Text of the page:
Singapore’s Fullerton Fund Management has opened an office in Tokyo and hired Fumio Izumi, PineBridge Investments' former Japan head of sales, to run it.
It is the firm’s second international office and has been in the works for two years, a Fullerton spokeswoman tells AsianInvestor. The firm, a subsidiary of Singaporean state investor Temasek, already has a branch in Beijing.
Izumi, who reports to Trevor Chudleigh, head of business development at Fullerton in Singapore, is joined initially by one other member of staff.
“Japan has been a key market for us since our founding as an independent asset manager,” says Manraj Sekhon, chief executive and chief investment officer at Fullerton. The firm received its first mandate from a Japanese client in 2005, after setting up in December 2003.
A spokeswoman for Fullerton tells AsianInvestor: “Establishing an office here has been part of our long-term business strategy for some time. Plans to open a Japan office were put in place two years ago.
Asked what kind of demand Fullerton is seeing from Japanese investors, the spokeswoman says: “What we see in Japan reflects what we see in the rest of the world. Investor demand for higher yields and returns is strong, and Asia and emerging market equities investment solutions still provide a good fit.
“Asia, as an investment category, is still limited in terms of providers in Japan," she adds, "which is why we see an opportunity in Japan as an Asia specialist.”
In addition to its institutional client base, Fullerton has relationships with retail distributors in Japan.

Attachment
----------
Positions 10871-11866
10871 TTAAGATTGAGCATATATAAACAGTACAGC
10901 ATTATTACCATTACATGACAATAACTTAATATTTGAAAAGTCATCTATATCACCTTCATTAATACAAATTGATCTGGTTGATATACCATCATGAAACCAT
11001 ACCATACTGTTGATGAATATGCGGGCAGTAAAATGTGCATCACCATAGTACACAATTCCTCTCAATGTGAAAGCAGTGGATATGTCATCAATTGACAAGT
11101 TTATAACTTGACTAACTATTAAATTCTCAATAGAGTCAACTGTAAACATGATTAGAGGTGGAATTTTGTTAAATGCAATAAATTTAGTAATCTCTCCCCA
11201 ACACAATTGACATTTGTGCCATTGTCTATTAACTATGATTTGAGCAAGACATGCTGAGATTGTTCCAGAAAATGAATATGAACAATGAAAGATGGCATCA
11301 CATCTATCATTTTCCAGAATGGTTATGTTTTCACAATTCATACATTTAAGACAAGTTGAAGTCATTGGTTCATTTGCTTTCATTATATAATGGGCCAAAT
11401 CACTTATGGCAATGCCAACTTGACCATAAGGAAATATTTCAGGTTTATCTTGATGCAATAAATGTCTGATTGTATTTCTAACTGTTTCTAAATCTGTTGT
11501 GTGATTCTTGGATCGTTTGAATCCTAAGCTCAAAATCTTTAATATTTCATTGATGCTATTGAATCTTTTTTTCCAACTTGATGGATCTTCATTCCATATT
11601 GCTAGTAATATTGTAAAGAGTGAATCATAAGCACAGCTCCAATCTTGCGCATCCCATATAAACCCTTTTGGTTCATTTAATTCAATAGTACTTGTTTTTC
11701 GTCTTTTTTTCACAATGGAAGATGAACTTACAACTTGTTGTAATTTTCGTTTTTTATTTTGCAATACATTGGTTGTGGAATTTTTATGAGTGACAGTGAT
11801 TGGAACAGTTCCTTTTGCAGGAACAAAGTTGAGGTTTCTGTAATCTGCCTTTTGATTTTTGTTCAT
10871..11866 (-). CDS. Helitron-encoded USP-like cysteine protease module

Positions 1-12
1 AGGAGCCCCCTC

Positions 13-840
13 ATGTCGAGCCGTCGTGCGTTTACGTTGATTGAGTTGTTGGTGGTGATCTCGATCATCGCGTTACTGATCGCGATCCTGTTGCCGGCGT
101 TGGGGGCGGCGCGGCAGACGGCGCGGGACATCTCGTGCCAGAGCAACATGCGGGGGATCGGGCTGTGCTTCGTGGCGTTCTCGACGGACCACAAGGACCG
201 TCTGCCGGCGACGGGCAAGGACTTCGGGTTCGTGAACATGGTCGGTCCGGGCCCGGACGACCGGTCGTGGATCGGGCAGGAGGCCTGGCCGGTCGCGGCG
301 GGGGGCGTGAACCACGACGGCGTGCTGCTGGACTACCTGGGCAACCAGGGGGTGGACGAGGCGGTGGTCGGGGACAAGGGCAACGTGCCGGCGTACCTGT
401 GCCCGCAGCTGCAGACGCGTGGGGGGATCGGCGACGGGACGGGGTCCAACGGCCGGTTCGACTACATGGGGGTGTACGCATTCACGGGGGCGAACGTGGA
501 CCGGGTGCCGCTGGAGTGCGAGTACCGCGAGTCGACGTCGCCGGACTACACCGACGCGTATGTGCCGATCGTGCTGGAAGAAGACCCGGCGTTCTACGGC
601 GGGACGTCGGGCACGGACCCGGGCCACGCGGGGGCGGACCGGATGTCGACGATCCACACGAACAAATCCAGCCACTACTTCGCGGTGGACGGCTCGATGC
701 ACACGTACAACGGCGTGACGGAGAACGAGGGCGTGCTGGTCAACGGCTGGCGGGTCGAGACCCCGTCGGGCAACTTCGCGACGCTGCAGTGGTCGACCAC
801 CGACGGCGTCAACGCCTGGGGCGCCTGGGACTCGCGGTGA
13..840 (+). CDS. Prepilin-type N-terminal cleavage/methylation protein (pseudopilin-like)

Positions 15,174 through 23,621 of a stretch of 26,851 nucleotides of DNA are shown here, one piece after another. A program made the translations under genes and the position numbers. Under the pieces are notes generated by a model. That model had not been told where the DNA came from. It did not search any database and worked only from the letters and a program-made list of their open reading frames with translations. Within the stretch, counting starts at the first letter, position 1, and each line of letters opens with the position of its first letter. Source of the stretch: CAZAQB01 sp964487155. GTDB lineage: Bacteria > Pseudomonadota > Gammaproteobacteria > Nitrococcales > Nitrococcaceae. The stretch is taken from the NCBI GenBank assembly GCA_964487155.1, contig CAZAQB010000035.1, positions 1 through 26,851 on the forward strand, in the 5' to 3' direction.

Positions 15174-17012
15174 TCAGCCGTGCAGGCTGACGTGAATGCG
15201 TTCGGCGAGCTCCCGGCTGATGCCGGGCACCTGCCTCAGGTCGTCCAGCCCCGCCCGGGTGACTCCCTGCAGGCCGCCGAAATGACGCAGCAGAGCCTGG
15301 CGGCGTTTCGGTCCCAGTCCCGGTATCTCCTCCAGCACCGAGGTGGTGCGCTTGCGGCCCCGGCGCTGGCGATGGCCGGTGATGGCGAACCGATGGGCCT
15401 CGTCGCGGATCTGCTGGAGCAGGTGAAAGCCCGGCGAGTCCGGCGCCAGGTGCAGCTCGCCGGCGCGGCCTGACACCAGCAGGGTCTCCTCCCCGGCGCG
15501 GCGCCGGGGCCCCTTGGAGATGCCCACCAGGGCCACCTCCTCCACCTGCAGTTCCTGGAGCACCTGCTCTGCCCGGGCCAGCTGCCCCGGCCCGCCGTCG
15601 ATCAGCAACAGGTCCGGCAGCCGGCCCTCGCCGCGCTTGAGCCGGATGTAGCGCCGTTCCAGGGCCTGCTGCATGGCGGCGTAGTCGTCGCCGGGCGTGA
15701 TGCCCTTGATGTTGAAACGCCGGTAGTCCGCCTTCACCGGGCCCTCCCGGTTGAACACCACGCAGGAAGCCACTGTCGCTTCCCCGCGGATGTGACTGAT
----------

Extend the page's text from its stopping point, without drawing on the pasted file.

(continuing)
Asked if there are plans to put investment or research staff in place at any point, the spokeswoman says the firm does not invest in Japanese assets.
“The office represents a long-term business commitment for us, allowing us to strengthen existing relationships and build new partnerships,” she adds. “Generally, Abenomics is a positive for Japan and for our business.”
According to BNY Mellon, Japanese stocks took in net flows of $150 billion year on the back of Abenomics-related stimulus and monetary easing measures.
Meanwhile, domestic investors have been diversifying into international strategies, including Asian equities and fixed income, says Fullerton's Sekhon. He points to a desire among Japanese investors to achieve higher yields after years of being stuck in a low-interest-rate, low-return environment.
Indeed, sources point to a growing wave of interest last year among foreign asset managers in obtaining licences to operate in Japan in the expectation of Abenomics-related opportunities. Another fund house, Dimensonal Fund Advisors, opened in Tokyo in the first quarter of 2013, and more are expected to follow.
Fullerton's new Japan chief, Izumi, has 20 years of sales and marketing experience in Japan. He was with PineBridge from March 2011 to May 2013, before which he was head of institutional advisory at Schroders Investments (Japan) for four years. He has also held sales-related positions at Prudential Investment Management (Japan), Deutsche Bank and UBS.
PineBridge was unavailable to comment on whether Izumi had been or would be replaced.
With $9.7 billion in assets under management, Fullerton invests in equities, fixed income, money markets, currencies and alternatives.